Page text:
Posted: Fri, 01/18/2019 09:47 am

    Was the article cut short? the trailing A seems to say so

  • Web Editor
    Posted: Fri, 01/18/2019 10:35 am

    The entire column is published. The "A" should not have been there and we have removed it.

  • LT Jacobson
    Posted: Fri, 01/18/2019 02:44 pm

    Liberal Arts and Social Sciences have for years been teaching 'there is no truth'. So now perhaps uneducated kids, who aren't necessarily dumb, are believing the history the schools purport to teach isn't really true anyway. Why waste the time?

  • Bob C
    Posted: Fri, 01/18/2019 05:04 pm

    George Santayana-1905 said, “Those who cannot remember the past are condemned to repeat it.”  If we don’t even teach history, how can future generations be other than condemned to make the same mistakes? 

  • One of Many
    Posted: Fri, 01/18/2019 06:26 pm

    A timely article.  My home educated daughter started -- and dropped -- two classes at our local college this week when we discovered that no longer are enduring principles and overarching themes being discussed, but a fast and furious social-media based content... 'Prim and judgmental' describes it pretty well. 

  • BosLarJazz's picture
    BosLarJazz
    Posted: Fri, 01/18/2019 09:36 pm

    As one who teaches in the arts at the college level I think another underlying trend is we have become a culture of immediate gratification and in my own discipline I see too many who are wanting an "App" to make it easy for them rather than put in the sweat equity to "own" the subject throughly, and they cruise along thinking a degree makes them qualified to do the work. Sadly it doesn't and I try to get that across early on, even in interviewing prospective students. I think the same can be said for many disciplines and subjects and not just the liberal arts. There is little that some students will get themselves "dirty" doing unless it provides some rush or quick result. Even the sciences suffer a bit because most students figure scientists are like high priests of arcane knowledge and have it figured out so they think, "why should I worry?". The sense of wonder that used to drive both the historian and the scientist is harder to fan into flame. Further, as any doctoral student will tell you, there disertation subject choices are encouraged to be obscure and hyper focused - the more obscure, the better. Their very discipline feeds the mindset that some niche on the subject is necessary and the big picture is settled. There is no hack, no app, no shortcut - and it doesn't always result in a great paying job either. I am of the opinion our own desire for comforts and gratification is undermining the things that help build us up.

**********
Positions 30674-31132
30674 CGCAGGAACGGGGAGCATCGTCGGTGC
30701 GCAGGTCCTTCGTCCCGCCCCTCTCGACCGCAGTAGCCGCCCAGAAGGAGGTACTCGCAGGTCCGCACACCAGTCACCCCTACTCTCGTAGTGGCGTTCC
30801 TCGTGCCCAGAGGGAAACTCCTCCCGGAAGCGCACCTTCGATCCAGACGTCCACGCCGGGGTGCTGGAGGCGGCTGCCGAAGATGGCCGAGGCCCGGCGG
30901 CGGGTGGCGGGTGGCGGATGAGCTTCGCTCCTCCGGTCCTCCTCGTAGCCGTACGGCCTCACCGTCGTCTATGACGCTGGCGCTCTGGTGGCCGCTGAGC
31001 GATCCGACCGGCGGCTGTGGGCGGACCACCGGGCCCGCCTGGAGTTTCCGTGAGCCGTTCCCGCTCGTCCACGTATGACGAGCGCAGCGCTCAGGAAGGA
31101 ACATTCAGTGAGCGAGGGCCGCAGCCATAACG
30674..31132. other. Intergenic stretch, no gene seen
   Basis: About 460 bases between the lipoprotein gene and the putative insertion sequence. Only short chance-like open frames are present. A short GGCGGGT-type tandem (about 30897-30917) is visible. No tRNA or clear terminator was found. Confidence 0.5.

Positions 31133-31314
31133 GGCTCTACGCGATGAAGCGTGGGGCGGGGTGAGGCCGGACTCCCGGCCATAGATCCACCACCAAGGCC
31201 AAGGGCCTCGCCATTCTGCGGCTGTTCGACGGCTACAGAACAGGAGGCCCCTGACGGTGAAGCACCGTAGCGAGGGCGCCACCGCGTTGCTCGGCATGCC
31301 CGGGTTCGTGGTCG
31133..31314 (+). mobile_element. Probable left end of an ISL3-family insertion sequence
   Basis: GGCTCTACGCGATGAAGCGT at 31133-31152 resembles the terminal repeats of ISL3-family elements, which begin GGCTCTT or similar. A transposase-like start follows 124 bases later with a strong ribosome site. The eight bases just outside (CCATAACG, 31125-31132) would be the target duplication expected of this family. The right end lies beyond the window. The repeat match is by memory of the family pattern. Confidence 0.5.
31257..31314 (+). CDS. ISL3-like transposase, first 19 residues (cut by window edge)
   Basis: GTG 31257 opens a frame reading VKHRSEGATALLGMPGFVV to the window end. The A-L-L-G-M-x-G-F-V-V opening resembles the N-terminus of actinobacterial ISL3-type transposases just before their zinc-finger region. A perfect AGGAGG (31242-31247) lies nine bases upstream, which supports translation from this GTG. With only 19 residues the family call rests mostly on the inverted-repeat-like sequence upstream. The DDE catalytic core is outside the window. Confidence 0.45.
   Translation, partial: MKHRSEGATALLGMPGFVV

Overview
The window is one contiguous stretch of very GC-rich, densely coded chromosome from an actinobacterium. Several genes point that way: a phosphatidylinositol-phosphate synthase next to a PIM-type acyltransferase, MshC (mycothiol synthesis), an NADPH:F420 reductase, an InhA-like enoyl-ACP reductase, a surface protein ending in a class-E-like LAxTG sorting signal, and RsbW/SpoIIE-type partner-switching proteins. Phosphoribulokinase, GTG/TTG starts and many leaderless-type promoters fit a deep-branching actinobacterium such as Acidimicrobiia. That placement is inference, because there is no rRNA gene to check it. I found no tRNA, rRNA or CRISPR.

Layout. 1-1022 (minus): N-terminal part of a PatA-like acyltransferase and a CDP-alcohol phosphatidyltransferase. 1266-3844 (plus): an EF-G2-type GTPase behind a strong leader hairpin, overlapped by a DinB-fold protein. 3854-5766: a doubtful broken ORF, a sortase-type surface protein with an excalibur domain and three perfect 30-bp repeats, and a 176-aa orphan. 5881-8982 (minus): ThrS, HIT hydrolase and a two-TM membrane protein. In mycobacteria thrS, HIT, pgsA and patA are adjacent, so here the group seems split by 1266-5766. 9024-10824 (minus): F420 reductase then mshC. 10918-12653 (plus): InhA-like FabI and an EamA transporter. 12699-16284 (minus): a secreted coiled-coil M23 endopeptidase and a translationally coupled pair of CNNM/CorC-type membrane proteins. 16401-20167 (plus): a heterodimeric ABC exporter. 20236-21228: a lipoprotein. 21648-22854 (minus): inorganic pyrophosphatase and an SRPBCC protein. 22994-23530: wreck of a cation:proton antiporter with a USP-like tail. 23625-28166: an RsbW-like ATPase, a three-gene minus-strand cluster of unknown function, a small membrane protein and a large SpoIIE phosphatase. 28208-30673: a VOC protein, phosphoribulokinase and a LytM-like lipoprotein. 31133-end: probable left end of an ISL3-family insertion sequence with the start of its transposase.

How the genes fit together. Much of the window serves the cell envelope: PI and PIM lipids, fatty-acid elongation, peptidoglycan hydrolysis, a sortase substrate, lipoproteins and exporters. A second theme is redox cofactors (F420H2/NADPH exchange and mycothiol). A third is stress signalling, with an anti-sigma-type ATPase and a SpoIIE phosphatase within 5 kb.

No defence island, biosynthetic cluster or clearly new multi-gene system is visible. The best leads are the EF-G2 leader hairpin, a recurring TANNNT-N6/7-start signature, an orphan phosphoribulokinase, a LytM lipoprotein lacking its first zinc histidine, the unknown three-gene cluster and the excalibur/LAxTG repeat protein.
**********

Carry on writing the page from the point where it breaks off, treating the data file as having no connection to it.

• Vista48
    Posted: Sat, 01/19/2019 05:46 am

    Much of what little history is taught now is revisionist and one-sided. Our Constitution is now an outdated relic, and our founding fathers little more than white supremicist slave owners. Real history has taken a back seat to political agenda, and the country suffers for it.

  • ChetB
    Posted: Mon, 01/21/2019 09:40 am

    As a sophomore English teacher, I see this struggle constantly. Many students do not want to explore the themes of short stories - to ponder and consider questions such as love, contentment, sacrifice, and forgiveness - because many are addicted to convenience and amusement. Many crave the anesthesia of popular culture, social media and instant fulfillment until they define life's ultimate purpose - as well as the value of certain disciplines or knowledge - through those pleasures. Because of this, our society values more and more those with the technological prowess and skills to amuse us more conveniently - even if the "products" they offer grow more and more shallow.
    Of course, God can use such technological knowledge to build His kingdom well, and even deliver Godly "entertainment" that revives and refreshes instead of numbing, but without the Holy Spirit, we will continue to corrupt what He has created, much like Frankenstein corrupted the idea of life into an abomination.
    Ultimately, Christians can best restore a thirst for wisdom by standing for truth, by defending Biblical inerrancy and God's absolute authority against those who render life meaningless hot air through post-modern relativism. No wonder so many people seek amusement and distraction when they're taught that life has no discernible, verifiable meaning.